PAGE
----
A
Random Geometric Graph (RGG) in two dimensions is constructed by
distributing
n nodes independently and uniformly at random in [0,
√n]
^{2}
and creating edges between every pair of nodes having Euclidean distance at most
r, for some prescribed
r. We analyze the following randomized broadcast
algorithm on RGGs. At the beginning, only one node from the largest connected
component of the RGG is informed. Then, in each round, each informed node
chooses a neighbor independently and uniformly at random and informs it. We
prove that with probability 1-O(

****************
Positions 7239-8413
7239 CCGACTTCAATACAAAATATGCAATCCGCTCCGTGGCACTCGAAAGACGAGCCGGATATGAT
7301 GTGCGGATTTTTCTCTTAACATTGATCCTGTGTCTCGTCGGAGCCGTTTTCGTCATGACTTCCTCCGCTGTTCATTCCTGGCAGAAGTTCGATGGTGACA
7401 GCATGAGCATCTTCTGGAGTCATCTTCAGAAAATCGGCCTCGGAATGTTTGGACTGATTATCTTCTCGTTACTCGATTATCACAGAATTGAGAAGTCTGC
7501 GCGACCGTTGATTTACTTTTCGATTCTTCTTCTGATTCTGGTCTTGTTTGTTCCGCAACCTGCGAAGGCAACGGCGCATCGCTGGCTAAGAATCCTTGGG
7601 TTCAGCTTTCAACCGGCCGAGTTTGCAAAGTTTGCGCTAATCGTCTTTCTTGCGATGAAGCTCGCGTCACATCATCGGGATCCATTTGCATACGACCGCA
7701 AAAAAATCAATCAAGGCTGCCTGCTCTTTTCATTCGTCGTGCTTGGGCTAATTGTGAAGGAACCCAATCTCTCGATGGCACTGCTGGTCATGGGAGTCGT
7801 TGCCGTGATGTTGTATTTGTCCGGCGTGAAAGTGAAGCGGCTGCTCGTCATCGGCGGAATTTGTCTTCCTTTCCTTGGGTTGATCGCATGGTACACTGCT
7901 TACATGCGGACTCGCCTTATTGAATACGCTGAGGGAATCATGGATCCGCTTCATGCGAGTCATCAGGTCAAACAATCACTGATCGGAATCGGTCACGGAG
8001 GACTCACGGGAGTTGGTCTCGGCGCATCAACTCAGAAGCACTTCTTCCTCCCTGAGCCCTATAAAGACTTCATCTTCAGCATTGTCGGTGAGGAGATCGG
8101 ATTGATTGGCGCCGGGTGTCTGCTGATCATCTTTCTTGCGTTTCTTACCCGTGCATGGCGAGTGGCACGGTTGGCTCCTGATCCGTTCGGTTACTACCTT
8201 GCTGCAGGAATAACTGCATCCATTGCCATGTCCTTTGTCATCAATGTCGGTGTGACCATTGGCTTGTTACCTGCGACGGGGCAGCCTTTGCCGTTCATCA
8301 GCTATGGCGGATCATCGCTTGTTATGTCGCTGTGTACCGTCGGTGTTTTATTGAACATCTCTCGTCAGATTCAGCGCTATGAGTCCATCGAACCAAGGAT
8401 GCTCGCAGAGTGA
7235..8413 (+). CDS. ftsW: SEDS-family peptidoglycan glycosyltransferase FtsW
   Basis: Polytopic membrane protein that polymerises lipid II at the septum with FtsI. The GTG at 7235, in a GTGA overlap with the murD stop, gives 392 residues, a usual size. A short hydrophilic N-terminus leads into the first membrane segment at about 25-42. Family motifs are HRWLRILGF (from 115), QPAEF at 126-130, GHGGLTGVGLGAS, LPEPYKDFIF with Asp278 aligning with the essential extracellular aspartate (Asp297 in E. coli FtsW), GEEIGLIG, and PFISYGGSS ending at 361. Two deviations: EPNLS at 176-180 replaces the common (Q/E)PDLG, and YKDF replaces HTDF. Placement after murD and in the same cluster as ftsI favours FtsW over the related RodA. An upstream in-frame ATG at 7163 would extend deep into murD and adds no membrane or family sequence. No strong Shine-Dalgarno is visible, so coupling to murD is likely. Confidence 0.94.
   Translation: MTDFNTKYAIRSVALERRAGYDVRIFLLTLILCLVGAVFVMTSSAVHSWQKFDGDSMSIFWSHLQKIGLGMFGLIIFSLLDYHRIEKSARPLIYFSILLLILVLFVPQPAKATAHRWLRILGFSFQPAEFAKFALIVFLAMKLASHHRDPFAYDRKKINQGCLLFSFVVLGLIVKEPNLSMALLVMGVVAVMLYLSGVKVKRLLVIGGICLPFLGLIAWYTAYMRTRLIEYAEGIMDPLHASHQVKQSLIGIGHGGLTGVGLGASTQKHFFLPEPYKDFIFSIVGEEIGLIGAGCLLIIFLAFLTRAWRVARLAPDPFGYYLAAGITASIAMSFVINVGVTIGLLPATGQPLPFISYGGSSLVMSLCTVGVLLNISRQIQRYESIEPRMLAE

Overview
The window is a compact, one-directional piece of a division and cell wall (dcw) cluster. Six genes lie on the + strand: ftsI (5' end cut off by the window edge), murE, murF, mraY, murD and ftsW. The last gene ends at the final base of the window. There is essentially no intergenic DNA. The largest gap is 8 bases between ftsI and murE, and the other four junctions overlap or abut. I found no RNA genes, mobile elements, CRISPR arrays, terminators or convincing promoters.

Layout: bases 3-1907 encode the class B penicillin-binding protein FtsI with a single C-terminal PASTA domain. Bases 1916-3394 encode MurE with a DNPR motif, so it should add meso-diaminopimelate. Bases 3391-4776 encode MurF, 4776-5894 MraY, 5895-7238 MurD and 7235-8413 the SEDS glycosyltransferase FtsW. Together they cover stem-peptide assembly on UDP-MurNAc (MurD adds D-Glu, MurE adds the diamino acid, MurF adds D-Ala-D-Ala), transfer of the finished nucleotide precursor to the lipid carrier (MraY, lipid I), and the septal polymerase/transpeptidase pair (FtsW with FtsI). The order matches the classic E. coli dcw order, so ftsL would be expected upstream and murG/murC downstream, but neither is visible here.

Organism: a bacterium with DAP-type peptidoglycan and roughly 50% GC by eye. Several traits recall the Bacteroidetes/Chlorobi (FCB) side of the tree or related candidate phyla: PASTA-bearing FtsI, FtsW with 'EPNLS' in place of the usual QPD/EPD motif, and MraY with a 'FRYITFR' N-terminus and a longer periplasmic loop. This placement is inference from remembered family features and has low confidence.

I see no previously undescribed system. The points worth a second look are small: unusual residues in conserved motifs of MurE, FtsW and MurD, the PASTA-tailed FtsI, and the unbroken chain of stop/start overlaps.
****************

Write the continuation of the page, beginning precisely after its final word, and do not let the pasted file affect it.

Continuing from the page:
n^{-1}) this algorithm informs every node in
the largest connected component of an RGG within O(
√n/
r+ log
n)
rounds. This holds for any value of
r larger than the critical value for the
emergence of a connected component with Ω(
n) nodes. In order to prove
this result, we show that for any two nodes sufficiently distant from each other
in [0,
√n]
^{2}, the length of the shortest path between them in the RGG,
when such a path exists, is only a constant factor larger than the optimum. This
result has independent interest and, in particular, gives that the diameter of
the largest connected component of an RGG is Θ(
√n/
r),
which surprisingly has been an open problem so far.